Mets relievers shouldering a heavy load early in '24

April 23rd, 2024

SAN FRANCISCO -- Friday afternoon in Los Angeles, reliever Michael Tonkin arrived at Dodger Stadium feeling discombobulated. Tonkin, an offseason signee, made the Mets’ Opening Day roster but was designated for assignment only days later, because the team needed to call in a fresh reliever. While Tonkin sat on the waiver wire, the Mets traded him to the Twins.

For similar reasons, Tonkin didn’t last long in Minnesota. When the Twins DFA’d Tonkin for the second time this season, the Mets claimed him back and flew him to California. So quick was the turnaround that Tonkin’s wife stayed in Minneapolis to await the couple’s belongings, which the Tonkins had shipped west after breaking their lease in New York. While she hunkered down, Tonkin pitched in two consecutive games in Los Angeles, winning one of them, only to learn that he’d been DFA’d again.

Such is the life of a modern reliever, particularly one on the fringes of a roster. What makes Tonkin’s situation notable is that all this might have been avoided had the Mets not been so reliant on their bullpen throughout the early season. Heavy relief usage has forced them to churn through relievers throughout the month of April, continuing into Monday’s 5-2 loss to the Giants.

During the series opener at Oracle Park, Mets relievers delivered another nine outs, and they would have been required for three more had the teams not skipped the bottom of the ninth. This is, in many ways, a problem. On average, the Mets are asking their relievers for 12 outs per night. That ranks ninth in the Majors, though the statistic is a bit skewed given multiple teams above them commonly use openers.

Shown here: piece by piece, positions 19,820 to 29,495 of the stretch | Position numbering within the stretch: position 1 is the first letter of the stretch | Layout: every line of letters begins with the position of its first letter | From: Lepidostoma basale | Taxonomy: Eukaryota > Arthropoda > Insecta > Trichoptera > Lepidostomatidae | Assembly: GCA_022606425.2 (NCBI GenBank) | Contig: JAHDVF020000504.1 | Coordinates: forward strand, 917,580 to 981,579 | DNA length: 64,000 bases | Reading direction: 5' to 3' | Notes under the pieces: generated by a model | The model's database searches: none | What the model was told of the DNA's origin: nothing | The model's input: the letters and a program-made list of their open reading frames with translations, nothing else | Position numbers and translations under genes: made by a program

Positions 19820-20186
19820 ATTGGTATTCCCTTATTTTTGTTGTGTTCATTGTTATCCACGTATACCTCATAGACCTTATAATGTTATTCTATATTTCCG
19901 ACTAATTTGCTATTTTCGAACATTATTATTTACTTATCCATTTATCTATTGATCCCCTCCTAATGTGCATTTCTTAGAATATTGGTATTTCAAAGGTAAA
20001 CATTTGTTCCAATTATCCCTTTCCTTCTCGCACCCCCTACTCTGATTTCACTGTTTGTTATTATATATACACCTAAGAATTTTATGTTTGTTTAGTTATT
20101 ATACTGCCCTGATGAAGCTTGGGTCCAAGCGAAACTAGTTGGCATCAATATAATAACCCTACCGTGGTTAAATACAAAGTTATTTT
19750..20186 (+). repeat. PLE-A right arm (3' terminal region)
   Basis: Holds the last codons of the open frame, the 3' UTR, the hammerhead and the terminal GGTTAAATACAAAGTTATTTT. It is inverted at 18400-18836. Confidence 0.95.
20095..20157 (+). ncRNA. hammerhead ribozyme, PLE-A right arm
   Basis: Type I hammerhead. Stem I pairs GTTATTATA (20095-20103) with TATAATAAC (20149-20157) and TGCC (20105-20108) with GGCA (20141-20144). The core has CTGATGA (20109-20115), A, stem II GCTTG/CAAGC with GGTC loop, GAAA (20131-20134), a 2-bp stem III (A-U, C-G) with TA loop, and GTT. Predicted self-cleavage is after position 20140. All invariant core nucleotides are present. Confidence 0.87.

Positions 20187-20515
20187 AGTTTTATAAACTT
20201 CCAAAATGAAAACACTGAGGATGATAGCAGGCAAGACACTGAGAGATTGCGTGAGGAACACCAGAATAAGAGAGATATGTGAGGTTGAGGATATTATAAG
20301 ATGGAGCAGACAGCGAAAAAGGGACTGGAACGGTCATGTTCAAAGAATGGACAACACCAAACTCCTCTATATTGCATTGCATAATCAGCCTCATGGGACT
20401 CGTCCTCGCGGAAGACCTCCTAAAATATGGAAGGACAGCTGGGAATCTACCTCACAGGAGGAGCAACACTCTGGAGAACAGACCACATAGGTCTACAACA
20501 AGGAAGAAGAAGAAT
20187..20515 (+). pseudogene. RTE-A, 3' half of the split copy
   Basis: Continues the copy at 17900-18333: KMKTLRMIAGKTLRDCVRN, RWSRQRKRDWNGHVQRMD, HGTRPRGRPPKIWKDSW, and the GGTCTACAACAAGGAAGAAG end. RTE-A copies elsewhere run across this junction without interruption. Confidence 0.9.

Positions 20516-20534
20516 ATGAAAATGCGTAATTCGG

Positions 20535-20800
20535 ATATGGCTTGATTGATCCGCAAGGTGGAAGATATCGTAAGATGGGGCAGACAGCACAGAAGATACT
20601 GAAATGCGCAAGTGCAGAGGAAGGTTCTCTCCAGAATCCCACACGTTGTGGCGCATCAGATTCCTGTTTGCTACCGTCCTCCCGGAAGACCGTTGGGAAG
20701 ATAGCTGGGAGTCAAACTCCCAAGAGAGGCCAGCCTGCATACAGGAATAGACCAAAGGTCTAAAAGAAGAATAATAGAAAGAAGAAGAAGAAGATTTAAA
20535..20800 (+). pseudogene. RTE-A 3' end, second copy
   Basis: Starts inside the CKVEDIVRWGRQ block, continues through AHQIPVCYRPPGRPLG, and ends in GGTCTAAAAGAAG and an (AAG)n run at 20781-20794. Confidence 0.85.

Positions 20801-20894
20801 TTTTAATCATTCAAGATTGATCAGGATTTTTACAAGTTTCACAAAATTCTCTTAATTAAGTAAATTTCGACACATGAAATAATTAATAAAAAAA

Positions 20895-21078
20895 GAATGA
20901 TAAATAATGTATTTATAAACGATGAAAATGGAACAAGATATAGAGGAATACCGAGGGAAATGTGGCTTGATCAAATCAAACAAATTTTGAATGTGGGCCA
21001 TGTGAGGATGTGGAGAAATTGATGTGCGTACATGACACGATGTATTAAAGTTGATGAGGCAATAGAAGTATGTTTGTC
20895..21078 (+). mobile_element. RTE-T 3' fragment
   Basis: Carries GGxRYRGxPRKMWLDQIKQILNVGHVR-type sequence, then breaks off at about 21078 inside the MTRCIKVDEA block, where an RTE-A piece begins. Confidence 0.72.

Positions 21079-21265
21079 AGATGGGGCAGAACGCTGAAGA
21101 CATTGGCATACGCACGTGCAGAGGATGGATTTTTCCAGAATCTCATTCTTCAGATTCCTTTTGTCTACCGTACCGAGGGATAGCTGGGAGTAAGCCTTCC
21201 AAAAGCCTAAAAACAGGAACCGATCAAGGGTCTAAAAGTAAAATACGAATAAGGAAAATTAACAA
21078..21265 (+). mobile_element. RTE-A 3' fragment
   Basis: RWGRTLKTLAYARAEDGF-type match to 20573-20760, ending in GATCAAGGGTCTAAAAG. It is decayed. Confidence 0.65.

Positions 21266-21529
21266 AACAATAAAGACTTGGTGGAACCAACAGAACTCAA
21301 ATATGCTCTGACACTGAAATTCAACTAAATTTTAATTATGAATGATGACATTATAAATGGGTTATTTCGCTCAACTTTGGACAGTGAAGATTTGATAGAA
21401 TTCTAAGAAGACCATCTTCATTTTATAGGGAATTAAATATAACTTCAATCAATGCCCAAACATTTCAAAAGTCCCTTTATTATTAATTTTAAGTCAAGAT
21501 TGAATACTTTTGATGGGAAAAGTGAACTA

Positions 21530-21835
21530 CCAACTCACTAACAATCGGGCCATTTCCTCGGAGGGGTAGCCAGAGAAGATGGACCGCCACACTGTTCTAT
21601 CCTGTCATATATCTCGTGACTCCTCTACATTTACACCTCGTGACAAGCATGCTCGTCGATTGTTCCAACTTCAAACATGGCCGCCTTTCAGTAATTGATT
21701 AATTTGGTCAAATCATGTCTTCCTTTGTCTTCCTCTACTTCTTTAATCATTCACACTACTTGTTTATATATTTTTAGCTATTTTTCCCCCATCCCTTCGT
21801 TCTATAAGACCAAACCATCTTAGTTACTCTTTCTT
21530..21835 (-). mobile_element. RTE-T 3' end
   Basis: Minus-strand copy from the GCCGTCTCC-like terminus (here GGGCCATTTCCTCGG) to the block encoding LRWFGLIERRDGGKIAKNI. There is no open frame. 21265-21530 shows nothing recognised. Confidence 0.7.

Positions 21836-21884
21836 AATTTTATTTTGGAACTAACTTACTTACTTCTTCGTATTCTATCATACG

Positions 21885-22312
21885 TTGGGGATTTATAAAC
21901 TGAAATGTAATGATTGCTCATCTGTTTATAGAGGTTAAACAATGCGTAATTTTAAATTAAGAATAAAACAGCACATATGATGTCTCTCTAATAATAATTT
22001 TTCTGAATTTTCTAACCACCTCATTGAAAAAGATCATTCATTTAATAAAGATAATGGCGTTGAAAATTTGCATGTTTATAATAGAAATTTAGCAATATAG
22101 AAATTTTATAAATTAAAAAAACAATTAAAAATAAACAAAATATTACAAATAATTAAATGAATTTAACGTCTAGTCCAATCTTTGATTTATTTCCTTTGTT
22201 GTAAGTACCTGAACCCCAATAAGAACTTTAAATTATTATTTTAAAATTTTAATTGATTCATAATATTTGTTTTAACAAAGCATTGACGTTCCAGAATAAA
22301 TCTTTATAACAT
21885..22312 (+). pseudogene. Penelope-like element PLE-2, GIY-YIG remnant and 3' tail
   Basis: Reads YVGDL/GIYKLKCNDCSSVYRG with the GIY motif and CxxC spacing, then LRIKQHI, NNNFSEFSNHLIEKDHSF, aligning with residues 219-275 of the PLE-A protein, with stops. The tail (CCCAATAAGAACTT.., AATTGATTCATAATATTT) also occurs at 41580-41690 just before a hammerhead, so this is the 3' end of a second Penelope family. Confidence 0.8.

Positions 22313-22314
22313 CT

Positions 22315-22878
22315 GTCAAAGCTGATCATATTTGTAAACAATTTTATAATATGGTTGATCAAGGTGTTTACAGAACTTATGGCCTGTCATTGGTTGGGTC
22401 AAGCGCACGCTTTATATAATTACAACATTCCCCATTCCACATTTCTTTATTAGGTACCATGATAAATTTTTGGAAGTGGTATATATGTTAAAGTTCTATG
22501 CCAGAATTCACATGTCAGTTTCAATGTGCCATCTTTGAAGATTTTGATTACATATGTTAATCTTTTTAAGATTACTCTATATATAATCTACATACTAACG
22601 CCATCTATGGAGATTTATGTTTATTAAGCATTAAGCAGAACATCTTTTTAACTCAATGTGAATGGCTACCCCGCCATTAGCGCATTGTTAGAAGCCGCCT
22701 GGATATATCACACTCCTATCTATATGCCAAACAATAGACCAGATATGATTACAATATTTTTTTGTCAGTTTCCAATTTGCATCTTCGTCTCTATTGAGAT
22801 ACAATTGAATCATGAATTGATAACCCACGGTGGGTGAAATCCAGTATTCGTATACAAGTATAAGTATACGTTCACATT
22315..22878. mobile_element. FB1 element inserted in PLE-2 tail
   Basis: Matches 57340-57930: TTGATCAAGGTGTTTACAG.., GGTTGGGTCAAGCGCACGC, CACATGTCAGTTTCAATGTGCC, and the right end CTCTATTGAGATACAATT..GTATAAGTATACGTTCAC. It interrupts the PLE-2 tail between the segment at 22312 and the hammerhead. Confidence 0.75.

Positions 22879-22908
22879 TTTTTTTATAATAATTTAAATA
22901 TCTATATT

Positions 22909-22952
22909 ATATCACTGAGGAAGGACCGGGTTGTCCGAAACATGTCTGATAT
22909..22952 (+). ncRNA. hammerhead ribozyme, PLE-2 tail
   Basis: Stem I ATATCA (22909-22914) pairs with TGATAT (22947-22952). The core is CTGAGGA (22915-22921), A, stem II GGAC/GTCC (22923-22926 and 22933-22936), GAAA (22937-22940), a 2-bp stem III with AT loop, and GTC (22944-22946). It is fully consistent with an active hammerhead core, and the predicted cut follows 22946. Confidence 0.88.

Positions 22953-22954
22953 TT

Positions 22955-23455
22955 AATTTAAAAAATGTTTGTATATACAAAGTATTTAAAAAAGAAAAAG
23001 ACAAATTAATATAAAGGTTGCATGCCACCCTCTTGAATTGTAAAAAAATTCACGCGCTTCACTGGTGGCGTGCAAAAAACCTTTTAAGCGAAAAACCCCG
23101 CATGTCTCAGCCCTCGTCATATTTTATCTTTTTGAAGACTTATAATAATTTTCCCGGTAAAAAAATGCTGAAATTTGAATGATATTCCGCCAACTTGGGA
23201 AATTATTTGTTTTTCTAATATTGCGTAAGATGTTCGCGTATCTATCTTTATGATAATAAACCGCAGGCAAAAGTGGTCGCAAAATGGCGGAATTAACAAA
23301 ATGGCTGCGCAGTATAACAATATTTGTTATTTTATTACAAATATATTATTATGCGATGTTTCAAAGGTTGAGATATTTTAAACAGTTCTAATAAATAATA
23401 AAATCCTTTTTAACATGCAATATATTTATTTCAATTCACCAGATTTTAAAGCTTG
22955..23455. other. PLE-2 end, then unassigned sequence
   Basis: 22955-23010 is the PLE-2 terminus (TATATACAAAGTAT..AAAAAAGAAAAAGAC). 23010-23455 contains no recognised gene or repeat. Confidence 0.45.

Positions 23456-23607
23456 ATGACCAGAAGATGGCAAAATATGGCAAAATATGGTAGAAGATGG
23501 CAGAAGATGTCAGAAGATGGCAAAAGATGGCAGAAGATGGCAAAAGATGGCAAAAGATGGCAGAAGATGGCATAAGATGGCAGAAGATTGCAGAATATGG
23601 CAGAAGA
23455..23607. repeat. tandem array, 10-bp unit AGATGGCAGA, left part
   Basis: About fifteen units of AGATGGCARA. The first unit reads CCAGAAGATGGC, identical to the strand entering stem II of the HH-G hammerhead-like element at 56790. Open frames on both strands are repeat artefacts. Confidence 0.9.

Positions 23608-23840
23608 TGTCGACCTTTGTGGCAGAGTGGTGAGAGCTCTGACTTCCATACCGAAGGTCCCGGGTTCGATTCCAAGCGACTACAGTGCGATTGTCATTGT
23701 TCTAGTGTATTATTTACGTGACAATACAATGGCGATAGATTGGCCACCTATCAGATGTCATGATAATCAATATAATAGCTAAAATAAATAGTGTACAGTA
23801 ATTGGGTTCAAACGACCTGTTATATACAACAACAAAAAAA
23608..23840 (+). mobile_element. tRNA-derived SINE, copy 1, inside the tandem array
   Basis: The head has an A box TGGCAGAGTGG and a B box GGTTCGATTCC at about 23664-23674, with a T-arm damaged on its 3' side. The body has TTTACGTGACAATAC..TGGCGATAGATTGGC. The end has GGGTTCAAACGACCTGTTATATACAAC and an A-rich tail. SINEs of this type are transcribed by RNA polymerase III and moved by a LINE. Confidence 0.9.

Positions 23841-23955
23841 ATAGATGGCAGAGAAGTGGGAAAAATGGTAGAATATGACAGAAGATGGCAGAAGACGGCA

Simply put, Mets starters are not routinely going deep into games. Jose Quintana was the latest culprit, walking three batters over five innings Monday at Oracle Park while throwing 91 pitches in the process. By the sixth, Quintana was out of the game, which he called a “frustrating” night.

“We’ve got to get better,” manager Carlos Mendoza said. “This is something that [pitching coach Jeremy Hefner] has been talking to a lot of them. We’ve got to continue to stay on the attack and finish at-bats.”

So far, the Mets’ heavy bullpen reliance has not caught up to them -- at least not statistically. The team owns one of Major League Baseball’s five lowest bullpen ERAs (2.85) and has stayed consistent throughout the early season. But cracks are beginning to show. On Sunday, lefty reliever Brooks Raley landed on the injured list due to elbow inflammation after appearing in eight of the Mets’ first 20 games. His replacement, Grant Hartwig, pitched that afternoon before shuttling back to the Minors to make way for fresh arms.

Overall, Mets relievers are on pace to throw more than 650 innings, which would shatter the franchise record of 595 2/3 set in 2021. (The Rays, who have utilized openers for years, set the MLB mark with 824 1/3 in 2018.)

“At the end of the day, our starters, they are going to go deeper,” Mendoza said. “I’m pretty confident that the starters will start giving us length here.”

Mendoza cited the fact that on Monday, Quintana managed to pitch into the sixth despite throwing 73 pitches over the first three innings. But the only batter he faced in the sixth, Michael Conforto, hit a solo homer. Jorge López, who ranks second in the Majors with 12 appearances over the Mets’ first 22 games, entered at that juncture.

Overall, the Mets have used 22 pitchers in those 22 games, including Monday’s newcomers Sean Reid-Foley and Josh Walker. It’s not the formula they prefer.

It is a problem, in fact, that can result in additional Tonkin situations if the Mets don’t slow their bullpen pace.

“It’s the part that you can’t really complain, because we’re playing Major League Baseball here,” Tonkin said last weekend before departing. “But it’s exhausting.”